How to recover deleted files on ext paratition

Yesterday, I’ve just deleted something which I didn’t want to delete! If you use ext3/ext4 you may be able to recover the file with ext3grep or extundelete with information from the file system journal if the content of the file wasn’t already overwritten by new data. Your partition uses ext4 you have to use extundelete, if it’s ext3 you can use also ext3grep
The first step should be to stop all writing processes on the related partition and unmount that partition as soon as possible. Getting the disk unmounted or re-mounted as read only helps a great deal in the recovery effort. Data recovery, especially on EXT file systems, should be attempted from a live CD or other system that isn’t depending on the partition you’re undeleting from.

If you can, just backup the partition or disk using dd or a similar tool:

# dd if=/dev/sd[xx] of=/media/portable-drive/backup-partition.img

Once you have your image, you can use a tool like ext3grep or extundelete to try and find the files you’re looking for. There are lots of different switches that you can try, but this might be a good start:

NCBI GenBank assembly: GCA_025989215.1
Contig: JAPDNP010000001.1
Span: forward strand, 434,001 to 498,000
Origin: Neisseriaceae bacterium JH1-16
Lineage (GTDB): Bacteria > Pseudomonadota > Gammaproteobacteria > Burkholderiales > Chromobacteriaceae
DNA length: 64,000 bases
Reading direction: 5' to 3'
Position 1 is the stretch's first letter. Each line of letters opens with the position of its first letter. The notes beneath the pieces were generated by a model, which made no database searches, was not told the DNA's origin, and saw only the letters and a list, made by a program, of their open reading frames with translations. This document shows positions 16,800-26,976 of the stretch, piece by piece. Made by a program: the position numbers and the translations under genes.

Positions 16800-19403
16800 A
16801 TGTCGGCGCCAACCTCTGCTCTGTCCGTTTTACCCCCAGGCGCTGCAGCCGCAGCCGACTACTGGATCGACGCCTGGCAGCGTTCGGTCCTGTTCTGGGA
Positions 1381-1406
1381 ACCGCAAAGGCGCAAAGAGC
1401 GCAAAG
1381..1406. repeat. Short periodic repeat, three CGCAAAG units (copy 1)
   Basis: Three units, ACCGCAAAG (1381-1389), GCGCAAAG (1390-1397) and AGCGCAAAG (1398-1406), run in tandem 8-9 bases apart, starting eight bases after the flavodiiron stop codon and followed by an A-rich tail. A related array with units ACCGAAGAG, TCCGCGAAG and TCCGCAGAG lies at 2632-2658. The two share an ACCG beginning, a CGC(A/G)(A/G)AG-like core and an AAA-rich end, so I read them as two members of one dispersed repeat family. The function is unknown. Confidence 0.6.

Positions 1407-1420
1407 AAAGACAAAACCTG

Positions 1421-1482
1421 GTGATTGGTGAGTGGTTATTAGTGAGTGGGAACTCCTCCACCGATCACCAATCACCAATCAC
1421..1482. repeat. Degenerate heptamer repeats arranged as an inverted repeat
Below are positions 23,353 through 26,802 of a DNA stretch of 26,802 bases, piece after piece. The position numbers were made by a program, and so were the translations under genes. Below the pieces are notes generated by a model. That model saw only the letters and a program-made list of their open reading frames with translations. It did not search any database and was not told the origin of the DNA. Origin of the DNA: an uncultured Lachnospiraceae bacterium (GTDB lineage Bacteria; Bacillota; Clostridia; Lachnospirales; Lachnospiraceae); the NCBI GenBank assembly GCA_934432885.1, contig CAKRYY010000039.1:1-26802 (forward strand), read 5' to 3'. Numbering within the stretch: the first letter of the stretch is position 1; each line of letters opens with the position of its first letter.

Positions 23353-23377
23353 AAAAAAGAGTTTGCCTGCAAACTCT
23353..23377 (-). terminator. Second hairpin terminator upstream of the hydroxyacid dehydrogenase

# ext3grep --restore-file '/path/to/deleted-file' backup-partition.img

If you use extundelete to recover deleted files on ext4:

# extundelete --restore-file /relative/path/deleted.file /dev/sda[xx]

As soon as extundelete finished, you’ll find the recovered file in RECOVERED_FILES/ folder.
To recover deleted directory:

# extundelete --restore-directory /relative/path/deleted/directory /dev/sda[xx]

Note: In both cases you need to know the device, /dev/sda[xx] to perform this command. You’ll have to remount the filesystem as readonly. This is one of the conditions of using extundelete and there isn’t any way around this.
The ext3grep and extundelete utilities also provides several different ways to search through the file system if you don’t know the name of the file. Check --help for the various methods of searching.

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